The Internet - The first Worldwide Tool of Unification ("The End of History")

" ... Now I give you something that few think about: What do you think the Internet is all about, historically? Citizens of all the countries on Earth can talk to one another without electronic borders. The young people of those nations can all see each other, talk to each other, and express opinions. No matter what the country does to suppress it, they're doing it anyway. They are putting together a network of consciousness, of oneness, a multicultural consciousness. It's here to stay. It's part of the new energy. The young people know it and are leading the way.... "

" ... I gave you a prophecy more than 10 years ago. I told you there would come a day when everyone could talk to everyone and, therefore, there could be no conspiracy. For conspiracy depends on separation and secrecy - something hiding in the dark that only a few know about. Seen the news lately? What is happening? Could it be that there is a new paradigm happening that seems to go against history?... " Read More …. "The End of History"- Nov 20, 2010 (Kryon channelled by Lee Carroll)

"Recalibration of Free Choice"– Mar 3, 2012 (Kryon Channelling by Lee Carroll) - (Subjects: (Old) Souls, Midpoint on 21-12-2012, Shift of Human Consciousness, Black & White vs. Color, 1 - Spirituality (Religions) shifting, Loose a Pope “soon”, 2 - Humans will change react to drama, 3 - Civilizations/Population on Earth, 4 - Alternate energy sources (Geothermal, Tidal (Paddle wheels), Wind), 5 – Financials Institutes/concepts will change (Integrity – Ethical) , 6 - News/Media/TV to change, 7 – Big Pharmaceutical company will collapse “soon”, (Keep people sick), (Integrity – Ethical) 8 – Wars will be over on Earth, Global Unity, … etc.) - (Text version)

“…5 - Integrity That May Surprise…

Have you seen innovation and invention in the past decade that required thinking out of the box of an old reality? Indeed, you have. I can't tell you what's coming, because you haven't thought of it yet! But the potentials of it are looming large. Let me give you an example, Let us say that 20 years ago, you predicted that there would be something called the Internet on a device you don't really have yet using technology that you can't imagine. You will have full libraries, buildings filled with books, in your hand - a worldwide encyclopedia of everything knowable, with the ability to look it up instantly! Not only that, but that look-up service isn't going to cost a penny! You can call friends and see them on a video screen, and it won't cost a penny! No matter how long you use this service and to what depth you use it, the service itself will be free.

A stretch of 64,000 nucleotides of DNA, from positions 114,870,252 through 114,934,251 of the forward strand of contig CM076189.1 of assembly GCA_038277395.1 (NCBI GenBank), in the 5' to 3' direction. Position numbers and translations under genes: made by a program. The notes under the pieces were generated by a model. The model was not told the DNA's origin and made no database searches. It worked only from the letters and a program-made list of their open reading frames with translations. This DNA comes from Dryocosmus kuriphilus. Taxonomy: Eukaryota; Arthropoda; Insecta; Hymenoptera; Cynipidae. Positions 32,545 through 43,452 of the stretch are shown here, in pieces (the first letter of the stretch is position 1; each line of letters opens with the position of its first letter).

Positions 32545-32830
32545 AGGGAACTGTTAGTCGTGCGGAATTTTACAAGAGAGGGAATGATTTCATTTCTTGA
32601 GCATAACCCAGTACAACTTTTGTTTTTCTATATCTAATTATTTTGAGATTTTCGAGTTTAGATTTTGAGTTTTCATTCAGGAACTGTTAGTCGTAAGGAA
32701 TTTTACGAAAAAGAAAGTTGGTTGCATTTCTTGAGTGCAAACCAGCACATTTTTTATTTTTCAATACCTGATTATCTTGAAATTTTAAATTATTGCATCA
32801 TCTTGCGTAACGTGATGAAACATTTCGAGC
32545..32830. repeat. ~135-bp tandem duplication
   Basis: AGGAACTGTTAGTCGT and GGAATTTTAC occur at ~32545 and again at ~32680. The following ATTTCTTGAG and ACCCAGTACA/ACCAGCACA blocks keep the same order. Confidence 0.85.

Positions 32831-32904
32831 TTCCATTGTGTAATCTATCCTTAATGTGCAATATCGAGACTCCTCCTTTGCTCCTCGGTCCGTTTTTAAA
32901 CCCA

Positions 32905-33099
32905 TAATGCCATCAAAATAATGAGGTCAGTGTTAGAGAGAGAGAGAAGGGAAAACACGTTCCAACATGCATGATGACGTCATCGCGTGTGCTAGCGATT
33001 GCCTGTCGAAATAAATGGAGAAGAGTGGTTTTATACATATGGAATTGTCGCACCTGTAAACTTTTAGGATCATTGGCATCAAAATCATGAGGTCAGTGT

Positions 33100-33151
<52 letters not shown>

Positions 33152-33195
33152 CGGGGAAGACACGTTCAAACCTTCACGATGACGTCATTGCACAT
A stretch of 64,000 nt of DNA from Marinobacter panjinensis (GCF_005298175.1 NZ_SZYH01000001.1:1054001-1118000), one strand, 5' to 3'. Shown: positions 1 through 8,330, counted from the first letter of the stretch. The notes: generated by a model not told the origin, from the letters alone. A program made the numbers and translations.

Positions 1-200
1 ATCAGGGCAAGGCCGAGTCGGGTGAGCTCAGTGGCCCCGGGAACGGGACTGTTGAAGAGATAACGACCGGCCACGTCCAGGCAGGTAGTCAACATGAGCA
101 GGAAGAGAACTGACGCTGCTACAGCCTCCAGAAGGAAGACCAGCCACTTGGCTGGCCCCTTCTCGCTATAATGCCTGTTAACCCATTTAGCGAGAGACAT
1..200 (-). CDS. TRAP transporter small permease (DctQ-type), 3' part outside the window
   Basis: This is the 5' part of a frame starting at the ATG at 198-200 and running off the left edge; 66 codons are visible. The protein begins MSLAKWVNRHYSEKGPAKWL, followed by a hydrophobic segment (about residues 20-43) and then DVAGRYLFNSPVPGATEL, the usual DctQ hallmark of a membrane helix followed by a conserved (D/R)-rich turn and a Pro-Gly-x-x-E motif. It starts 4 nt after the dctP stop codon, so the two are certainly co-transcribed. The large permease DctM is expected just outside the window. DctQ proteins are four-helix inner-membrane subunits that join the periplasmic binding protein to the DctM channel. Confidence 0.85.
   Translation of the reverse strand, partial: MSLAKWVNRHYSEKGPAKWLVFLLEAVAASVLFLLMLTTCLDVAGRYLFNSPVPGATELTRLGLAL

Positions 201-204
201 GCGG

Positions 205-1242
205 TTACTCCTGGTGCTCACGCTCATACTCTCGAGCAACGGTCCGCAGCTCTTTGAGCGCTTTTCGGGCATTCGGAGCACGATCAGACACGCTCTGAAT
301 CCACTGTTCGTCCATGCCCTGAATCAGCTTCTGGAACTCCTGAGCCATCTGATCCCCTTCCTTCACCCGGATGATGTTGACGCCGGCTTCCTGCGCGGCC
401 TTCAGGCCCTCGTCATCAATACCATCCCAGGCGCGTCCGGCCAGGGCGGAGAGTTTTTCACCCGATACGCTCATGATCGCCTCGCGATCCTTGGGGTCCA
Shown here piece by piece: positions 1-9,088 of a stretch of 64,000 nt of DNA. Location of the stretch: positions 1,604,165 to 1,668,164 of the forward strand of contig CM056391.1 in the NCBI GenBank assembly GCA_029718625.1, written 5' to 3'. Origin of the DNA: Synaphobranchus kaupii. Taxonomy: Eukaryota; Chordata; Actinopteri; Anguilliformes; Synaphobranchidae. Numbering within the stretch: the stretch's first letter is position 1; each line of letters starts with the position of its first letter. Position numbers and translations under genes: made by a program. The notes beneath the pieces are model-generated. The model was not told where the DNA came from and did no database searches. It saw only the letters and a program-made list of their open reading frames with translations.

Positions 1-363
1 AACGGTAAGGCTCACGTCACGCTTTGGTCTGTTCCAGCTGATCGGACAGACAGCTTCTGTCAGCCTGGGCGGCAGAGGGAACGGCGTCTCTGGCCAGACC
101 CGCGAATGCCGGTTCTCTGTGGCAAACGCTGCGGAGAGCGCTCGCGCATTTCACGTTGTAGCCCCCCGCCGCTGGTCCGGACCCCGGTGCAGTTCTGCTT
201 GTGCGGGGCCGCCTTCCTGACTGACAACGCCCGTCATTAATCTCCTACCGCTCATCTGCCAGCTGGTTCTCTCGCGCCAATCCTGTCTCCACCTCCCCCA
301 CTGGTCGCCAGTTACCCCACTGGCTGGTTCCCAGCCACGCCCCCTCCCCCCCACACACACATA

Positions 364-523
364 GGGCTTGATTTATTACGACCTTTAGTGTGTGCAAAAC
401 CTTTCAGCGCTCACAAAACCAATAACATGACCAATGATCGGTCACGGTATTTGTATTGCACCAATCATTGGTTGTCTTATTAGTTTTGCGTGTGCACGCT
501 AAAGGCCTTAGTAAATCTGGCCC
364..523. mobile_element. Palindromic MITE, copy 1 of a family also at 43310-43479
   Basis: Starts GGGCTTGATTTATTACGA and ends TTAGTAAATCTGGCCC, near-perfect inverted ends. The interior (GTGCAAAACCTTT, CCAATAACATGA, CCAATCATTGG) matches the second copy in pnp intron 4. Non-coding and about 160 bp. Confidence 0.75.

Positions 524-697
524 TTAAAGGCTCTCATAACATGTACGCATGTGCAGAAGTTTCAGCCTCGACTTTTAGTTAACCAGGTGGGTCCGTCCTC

Now, anyone listening to you back then would perhaps have said, "Even if we can believe the technological part, which we think is impossible, everything costs something. There has to be a charge for it! Otherwise, how would they stay in business?" The answer is this: With new invention comes new paradigms of business. You don't know what you don't know, so don't decide in advance what you think is coming based on an old energy world. ..."
(Subjects: Who/What is Kryon ?, Egypt Uprising, Iran/Persia Uprising, Peace in Middle East without Israel actively involved, Muhammad, "Conceptual" Youth Revolution, "Conceptual" Managed Business, Internet, Social Media, News Media, Google, Bankers, Global Unity,..... etc.)



Etiquette mavens say the book on manners must be rewritten, literally, to take into